The strength of financial services has also had important knock-on effects to other parts of the economy. In particular, it has contributed to the strong growth seen in the wider business services sector, which includes various support services such as accountancy, legal and secretarial services. Business and financial services together account for some 27% of GDP, compared to 15% back in the late 1980s. And while the financial services sector now employs over one million people, the business services sector employs a further 3.8 million – together accounting for 18% of total employment. Of course, the financial services sector is home to a number of very different activities. 43% of employees in the sector work in banks, including both retail and investment banks. Another 26% work in financial auxiliaries. These are firms which are related to, but do not actually provide financial services, such as insurance brokers and investment advisors. 17% work in insurance and pension funds, while a further 10% work in other financial institutions, including venture capitalists, securities dealers, unit trusts and specialist mortgage lenders.

Even within these sub-sectors a wide range of activity takes place, with many firms engaging in both the retail and wholesale markets. Wholesale services, usually associated with the City of London, take place between financial institutions, banks and other large corporates, while domestic retail services are those found on the UK’s high streets.

The financial activity which takes place in London is primarily wholesale. The Corporation of London has estimated that 57% of financial employment in London is in wholesale financial services, although the fact that productivity is probably higher in wholesale than retail financial services suggests that wholesale’s share of output is higher than this.

A significant amount of wholesale activity also takes place in Scotland, reflecting Edinburgh’s position as the UK’s second most important financial sector. Edinburgh ranks second only to London in the European league table of headquarter-locations of the 30 largest banks in Europe. And its financial sector is still expanding rapidly. According to research by Scottish Financial Enterprise, the amount of funds under management by its member companies in Scotland rose to £533bn this year, a 50% rise on a year ago.

Around 55% of the UK’s financial sector activity takes place outside London and Scotland. And there is unlikely to be much wholesale activity going on in regions such as the North East. So on our calculations, it is likely that retail financial services account for somewhere between 50% and 75% of financial services output in the UK as a whole.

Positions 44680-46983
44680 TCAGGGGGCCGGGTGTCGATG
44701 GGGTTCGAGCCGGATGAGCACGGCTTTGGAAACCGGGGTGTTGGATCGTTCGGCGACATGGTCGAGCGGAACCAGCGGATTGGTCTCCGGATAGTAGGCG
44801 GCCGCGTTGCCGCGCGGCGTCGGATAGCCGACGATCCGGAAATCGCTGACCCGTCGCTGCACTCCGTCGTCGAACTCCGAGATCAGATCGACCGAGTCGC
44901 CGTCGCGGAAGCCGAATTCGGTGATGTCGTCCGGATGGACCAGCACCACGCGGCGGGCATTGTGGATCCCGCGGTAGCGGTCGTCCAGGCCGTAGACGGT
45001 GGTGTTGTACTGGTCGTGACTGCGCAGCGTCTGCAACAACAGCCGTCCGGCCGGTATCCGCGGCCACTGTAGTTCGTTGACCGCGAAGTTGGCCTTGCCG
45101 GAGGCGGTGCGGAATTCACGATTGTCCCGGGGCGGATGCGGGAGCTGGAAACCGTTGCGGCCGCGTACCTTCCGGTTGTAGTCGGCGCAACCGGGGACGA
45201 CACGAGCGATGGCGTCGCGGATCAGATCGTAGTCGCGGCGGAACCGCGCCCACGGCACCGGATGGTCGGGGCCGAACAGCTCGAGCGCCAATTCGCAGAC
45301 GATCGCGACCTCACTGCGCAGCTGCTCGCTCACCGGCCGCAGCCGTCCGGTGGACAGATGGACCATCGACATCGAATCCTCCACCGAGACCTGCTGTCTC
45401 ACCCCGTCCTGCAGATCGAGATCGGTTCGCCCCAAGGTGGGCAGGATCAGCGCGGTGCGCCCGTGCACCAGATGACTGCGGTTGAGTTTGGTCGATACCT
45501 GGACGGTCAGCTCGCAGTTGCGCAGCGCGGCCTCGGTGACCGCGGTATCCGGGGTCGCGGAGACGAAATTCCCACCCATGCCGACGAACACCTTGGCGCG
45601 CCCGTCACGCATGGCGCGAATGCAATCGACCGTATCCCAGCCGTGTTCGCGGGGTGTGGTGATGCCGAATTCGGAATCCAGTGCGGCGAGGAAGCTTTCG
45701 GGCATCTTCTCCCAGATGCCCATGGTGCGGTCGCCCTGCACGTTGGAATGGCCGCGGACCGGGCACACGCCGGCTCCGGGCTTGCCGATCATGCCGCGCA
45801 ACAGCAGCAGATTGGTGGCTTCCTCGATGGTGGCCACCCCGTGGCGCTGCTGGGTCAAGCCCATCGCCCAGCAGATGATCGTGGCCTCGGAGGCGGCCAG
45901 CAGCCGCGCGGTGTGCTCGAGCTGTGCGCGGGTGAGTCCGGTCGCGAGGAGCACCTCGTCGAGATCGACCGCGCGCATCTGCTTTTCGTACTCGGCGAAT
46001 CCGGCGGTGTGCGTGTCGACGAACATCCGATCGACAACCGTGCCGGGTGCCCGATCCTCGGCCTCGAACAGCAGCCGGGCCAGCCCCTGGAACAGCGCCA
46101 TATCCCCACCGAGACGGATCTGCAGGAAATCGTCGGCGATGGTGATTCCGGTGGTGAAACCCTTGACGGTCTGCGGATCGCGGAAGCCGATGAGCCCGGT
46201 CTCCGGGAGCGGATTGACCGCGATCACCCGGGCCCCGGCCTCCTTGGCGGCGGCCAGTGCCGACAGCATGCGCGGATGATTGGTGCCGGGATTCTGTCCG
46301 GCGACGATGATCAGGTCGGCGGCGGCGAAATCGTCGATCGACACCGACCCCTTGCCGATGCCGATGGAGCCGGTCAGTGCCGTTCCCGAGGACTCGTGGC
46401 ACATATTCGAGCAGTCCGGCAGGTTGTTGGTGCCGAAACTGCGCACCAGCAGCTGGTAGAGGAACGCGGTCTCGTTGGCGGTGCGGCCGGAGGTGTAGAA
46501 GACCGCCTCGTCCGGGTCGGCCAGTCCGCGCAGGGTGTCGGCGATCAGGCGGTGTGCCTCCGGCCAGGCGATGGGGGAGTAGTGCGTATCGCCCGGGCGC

London – a global leader

What, then, has driven this pretty spectacular growth of the financial services industry? Both domestic and international factors have played a part. Domestically, mortgage lending has soared following the deregulation of the mortgage markets in the 1980s, the rise in home ownership (from 42% of the housing stock in 1961 to 71% currently) and the recent housing boom, which encouraged households to withdraw equity from their homes.

Unsecured lending has also risen rapidly relative to household incomes, as more sophisticated risk-scoring techniques have allowed the extension of credit to more groups of people. Indeed, similar factors mean that an upward trend in the share of financial services output in total GDP has also been the norm in other developed countries, such as the US.

As the world’s top international financial centre, London has been well placed to take advantage of rising demand for international financial services. Wholesale financial services output is estimated to have risen at an annual rate of 6% to 7% over the last ten years, compared to world GDP growth of 3% to 4%. Table 1 shows the UK’s share of the global market for different financial products, located mainly in London. The areas where it has the biggest share are highlighted in bold, with a number of points standing out about the UK’s role:

  • it is the largest source and recipient of cross-border lending and has the largest share of international bond issuance;
  • it is the top international equity trading location, with 43% of cross-border turnover in equities;
  • it accounts for one third of all foreign exchange transactions;
  • it has the third largest insurance industry after the US and Japan; and
  • it is the most important market place for over-the-counter (OTC) derivatives.

London has a particularly good reputation for leading many of the innovative derivative products. For example, according to the British Bankers’ Association, its share of the credit derivatives markets stands at around 40%. It is the European centre for the newer financial services like hedge funds and private equity.

London is the most popular place for foreign banks to locate, with 264 foreign banks centred there in 2005, compared to 228 in New York. The international nature of the UK’s financial services sector is also highlighted by data from the Bank of International Settlements showing that the UK is the world’s largest single market for international banking business.

Lastly, London’s stockmarkets lead the pack. The cost of raising capital on the London Stock Exchange (LSE) is low compared to other global stockmarkets, partly reflecting low Initial Public Offering (IPO) underwriting fees. And since it started in 1995, the Alternative Investment Market (AIM) has become the world’s leading stockmarket for smaller quoted companies. AIM accounted for 52% of all European IPOs last year. The £9.4bn raised on AIM in the year to July was the equivalent of 8.5% of the £110bn of the total external finance raised by non-financial firms last year and not far off the £11.8bn raised on the LSE.

The advantages…